The first implementation of Plasma, Minimal Viable Plasma (MVP), is a simple unspent transaction output (UTXO) chain with the majority of the work being done ‘off-chain’, i.e. on the sidechain rather than on Ethereum MainNet [9]. MVP blockchains use proof-of-authority (PoA) for consensus. The smart contract only deals with deposits and withdrawals which are the entry and exit points, with all other transactions being performed on the sidechain [10]. OmiseGO announced plans to use Plasma MVP to build a decentralised exchange (DEX), and mentioned that only PoA consensus was available at that stage, but that PoS would be added later [11]. Plasma MVP exit criteria requires immediate exit from a child chain if an invalid transaction has been included. Moreover, the child chain relies on Ethereum for block finality [11].

Another version of a Plasma implementation is Plasma Cash. Using the word ‘cash’ reflects the concept of cash denominations, for example $100, $50 or $20 bank notes, which all have a unique serial number [10]. It has non-fungible tokens (NFTs), since when a user deposits Ether (ETH) into a smart contract they get a unique identifier so that they are able to store information pertaining only to their tokens, or coins, and this deposit cannot be merged with another deposit and cannot be divided into smaller denominations. The transactions are “stored in either a simple sparse Merkle tree or a patricia tree, with the index being the ID of the coin that is spent” [12].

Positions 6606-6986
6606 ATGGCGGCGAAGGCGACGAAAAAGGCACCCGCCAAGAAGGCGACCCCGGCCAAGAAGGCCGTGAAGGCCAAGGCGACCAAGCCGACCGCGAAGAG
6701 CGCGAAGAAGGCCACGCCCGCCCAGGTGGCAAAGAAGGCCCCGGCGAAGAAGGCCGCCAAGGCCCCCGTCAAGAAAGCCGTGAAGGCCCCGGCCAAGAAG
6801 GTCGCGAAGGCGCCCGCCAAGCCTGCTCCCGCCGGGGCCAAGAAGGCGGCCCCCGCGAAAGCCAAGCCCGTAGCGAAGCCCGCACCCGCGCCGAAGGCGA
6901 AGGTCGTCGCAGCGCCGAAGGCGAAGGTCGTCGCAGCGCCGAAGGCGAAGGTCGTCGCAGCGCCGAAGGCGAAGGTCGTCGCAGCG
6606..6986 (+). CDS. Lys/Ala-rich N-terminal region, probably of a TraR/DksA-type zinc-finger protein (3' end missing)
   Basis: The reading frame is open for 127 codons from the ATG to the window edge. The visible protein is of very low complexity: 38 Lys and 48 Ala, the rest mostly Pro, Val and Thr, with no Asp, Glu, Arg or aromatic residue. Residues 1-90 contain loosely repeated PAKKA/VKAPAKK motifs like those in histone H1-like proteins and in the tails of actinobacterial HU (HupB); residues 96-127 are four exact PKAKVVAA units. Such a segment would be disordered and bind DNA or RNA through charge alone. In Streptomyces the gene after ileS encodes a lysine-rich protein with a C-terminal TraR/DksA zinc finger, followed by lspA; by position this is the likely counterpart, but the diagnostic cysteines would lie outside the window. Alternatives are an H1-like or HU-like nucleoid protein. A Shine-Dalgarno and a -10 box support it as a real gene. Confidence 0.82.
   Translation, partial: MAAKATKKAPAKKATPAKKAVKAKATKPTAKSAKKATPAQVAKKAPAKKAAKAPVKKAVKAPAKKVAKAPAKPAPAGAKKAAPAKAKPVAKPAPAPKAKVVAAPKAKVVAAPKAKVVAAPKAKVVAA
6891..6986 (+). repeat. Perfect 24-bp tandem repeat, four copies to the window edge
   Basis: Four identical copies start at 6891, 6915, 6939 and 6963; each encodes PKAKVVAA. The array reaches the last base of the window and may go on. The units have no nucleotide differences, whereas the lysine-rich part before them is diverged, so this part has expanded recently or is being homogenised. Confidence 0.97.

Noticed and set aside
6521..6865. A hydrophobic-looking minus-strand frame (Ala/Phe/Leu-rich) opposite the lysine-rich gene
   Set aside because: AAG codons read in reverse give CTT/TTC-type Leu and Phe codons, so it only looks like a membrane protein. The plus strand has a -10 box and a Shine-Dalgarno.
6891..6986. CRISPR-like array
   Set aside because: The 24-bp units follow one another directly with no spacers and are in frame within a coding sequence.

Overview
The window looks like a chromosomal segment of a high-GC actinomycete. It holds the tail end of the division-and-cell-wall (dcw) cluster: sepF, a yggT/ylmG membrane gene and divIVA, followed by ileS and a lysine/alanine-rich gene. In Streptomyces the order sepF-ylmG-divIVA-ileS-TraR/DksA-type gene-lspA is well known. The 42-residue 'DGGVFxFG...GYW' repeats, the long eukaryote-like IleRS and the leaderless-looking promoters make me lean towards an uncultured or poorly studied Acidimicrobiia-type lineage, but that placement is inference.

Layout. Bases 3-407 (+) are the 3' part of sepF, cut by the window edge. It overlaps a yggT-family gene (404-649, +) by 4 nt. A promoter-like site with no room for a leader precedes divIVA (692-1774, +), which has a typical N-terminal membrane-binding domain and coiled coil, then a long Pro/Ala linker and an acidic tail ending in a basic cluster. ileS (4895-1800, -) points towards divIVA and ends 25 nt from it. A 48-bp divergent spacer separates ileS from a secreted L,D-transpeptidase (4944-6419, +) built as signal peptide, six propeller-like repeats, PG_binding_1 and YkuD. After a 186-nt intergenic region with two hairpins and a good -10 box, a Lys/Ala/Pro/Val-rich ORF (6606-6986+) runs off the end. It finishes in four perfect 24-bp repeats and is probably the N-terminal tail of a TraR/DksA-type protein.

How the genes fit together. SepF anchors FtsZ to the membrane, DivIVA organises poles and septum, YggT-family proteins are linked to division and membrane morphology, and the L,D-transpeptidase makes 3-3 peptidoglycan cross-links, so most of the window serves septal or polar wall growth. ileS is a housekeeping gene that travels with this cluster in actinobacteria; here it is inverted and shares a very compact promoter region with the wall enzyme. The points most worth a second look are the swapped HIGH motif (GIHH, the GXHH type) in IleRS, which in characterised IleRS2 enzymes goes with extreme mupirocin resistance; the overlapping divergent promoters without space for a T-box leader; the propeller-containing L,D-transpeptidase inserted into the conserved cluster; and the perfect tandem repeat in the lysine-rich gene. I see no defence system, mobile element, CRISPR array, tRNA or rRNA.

Loom built PlasmaChain (aka Zombie Chain), a hub that bridges multiple sidechains into Ethereum, to enable faster and cheaper token transactions with a built-in decentralised exchange (DEX), and a more performant chain for developers to deploy their Solidity DApps. In addition to PlasmaChain, Loom created GameChain for interactive mobile games and SocialChain for social applications [13]. Loom is currently running all three in production as sidechains, linked to Ethereum MainNet by Plasma Cash for “native ETH, ERC20, and NFT (ERC721) support” with plans to integrate bitcoin payments [13]. Moreover, they propose the concept of “sidechains of sidechains” where the role currently being performed by Ethereum MainNet will be replaced by a PlasmaChain parent chain so that transactions across the various sidechains are processed without having to pin back to MainNet [13]. This concept is analogous to Beacon chains in Ethereum 2.0 and the Relay Chain in Polkadot [14, 15].